Denel has secured R5 billion export order book over the last year


State owned aerospace and defence company Denel has secured R5 billion worth of export orders during the 2011/2012 financial year and will execute these over the next five to seven years. It is also pursuing tens of billions of rands worth of future projects.

Denel has numerous domestic and foreign contracts in the works, the group announced during its presentation of its financial results last week. Denel made a R41 million profit during the 2011/2012 financial year ending March 31.

In its annual general meeting report, Denel outlined its cardinal campaigns that require stakeholder support in 2012 and 2013. These campaigns are valued at over R10 billion in 2012 and R15 billion in 2013.

In South Africa, Denel is working on several major projects, including the Hoefyster production contract, which is being undertaken by Denel Land Systems (DLS) – this campaign is valued at R8.4 billion. It will see the South African National Defence Force acquire 264 Badger infantry combat vehicles.

In its synopsis report of Denel’s financial results, auditing firm Ernst & Young noted that Hoefyster is 73% complete and on track, but 6% behind on contractual deliveries, although no penalties have been incurred. “Management is confident that the second phase of the contract will be finalised in 2012/2013.”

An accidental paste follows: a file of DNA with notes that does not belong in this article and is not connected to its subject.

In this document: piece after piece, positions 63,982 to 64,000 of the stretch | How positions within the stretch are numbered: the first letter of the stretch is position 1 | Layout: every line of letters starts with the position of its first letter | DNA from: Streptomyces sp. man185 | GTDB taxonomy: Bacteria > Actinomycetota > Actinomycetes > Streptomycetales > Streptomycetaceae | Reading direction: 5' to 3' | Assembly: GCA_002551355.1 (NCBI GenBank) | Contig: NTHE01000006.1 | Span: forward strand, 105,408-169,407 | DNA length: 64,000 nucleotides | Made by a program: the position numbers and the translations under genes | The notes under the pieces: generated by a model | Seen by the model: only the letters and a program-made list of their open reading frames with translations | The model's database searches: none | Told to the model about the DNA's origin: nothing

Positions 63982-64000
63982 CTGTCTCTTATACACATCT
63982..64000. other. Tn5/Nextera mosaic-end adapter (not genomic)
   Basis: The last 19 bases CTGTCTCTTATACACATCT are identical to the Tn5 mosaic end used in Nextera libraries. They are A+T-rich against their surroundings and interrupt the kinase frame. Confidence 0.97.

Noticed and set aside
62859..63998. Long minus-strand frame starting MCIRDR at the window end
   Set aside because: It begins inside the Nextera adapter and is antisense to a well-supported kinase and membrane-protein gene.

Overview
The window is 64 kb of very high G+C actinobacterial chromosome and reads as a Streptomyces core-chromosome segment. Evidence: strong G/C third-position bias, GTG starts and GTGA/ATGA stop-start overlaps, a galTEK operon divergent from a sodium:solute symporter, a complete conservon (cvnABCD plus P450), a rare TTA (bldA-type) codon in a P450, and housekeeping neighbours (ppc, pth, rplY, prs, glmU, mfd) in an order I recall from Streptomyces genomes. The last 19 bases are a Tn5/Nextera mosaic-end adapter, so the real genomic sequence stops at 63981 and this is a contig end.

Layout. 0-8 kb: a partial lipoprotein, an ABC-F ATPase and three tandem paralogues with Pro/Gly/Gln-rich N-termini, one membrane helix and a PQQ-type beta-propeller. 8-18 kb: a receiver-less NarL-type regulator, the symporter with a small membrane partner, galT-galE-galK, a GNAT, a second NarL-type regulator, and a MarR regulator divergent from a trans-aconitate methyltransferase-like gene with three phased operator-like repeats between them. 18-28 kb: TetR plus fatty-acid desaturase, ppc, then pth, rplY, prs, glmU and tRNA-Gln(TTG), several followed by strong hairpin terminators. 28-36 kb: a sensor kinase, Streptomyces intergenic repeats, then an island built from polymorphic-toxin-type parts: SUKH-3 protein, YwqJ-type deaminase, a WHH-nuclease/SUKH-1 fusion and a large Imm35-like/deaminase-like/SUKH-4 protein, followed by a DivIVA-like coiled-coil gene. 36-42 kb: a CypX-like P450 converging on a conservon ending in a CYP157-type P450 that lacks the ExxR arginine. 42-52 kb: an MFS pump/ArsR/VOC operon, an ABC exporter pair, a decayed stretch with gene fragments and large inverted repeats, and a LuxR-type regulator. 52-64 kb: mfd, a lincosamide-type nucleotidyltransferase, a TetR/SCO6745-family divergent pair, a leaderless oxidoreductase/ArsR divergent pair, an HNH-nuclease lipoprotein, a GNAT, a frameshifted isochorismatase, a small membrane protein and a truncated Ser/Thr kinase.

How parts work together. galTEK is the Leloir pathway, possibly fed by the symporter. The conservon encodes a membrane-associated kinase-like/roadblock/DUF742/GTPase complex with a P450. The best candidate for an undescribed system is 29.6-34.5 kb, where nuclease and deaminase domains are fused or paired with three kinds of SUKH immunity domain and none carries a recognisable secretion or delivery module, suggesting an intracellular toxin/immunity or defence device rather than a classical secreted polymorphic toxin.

Denel Land Systems is also working on the GI-30 CamGun for the Badger and turrets for the Malaysian armed forces. Denel in the last financial year received an advance payment of R448 million for this 348 million euro contract, which will see it supply 69 two-man turrets fitted with the GI-30 30 mm main gun, 54 missile turrets equipped with the GI-30 and Denel Dynamics Ingwe anti-tank missile system, 216 laser-guided Ingwe missiles and 54 remote control weapons systems.

Denel Dynamics is responsible for the A-Darter missile production contract, and values this work at R700 million in 2013. The A-Darter project is 81% complete. In its report, Denel mentioned an A-Darter production contract with Pakistan, valued at R2.6 billion in 2013.

Some of the primary campaigns identified for Denel Integrated Systems Solutions (DISS) include the upgrading of 35 mm guns (worth R350 million in 2012) and the upgrading of the 35 mm air defence system (worth R1 billion in 2013).

Denel Aerostructures, currently producing components for the Airbus A400M, Gulfstream business jet and other aircraft, will be involved in the production of maritime patrol aircraft under Project Saucepan, according to Denel. It will also have a role in the replacement of the South African Air Force’s CASA fleet (under Project Kiepie). Denel noted that the campaign for aerostructures work from Brazil’s Embraer has a value of R170 million for 2012.

The CEO of Denel Aerostructures, Ismail Dockrat, said that good progress was being made on the A400M renegotiations and there would be further opportunities emerging from the confidence Airbus has shown in the company. He said Denel was engaging with other manufactuers, such as Embraer and Bombardier, for more work. “There are quite exciting opportunities we are pursuing,” he said.”We hope to be able to take advantage of commercial sector growth.”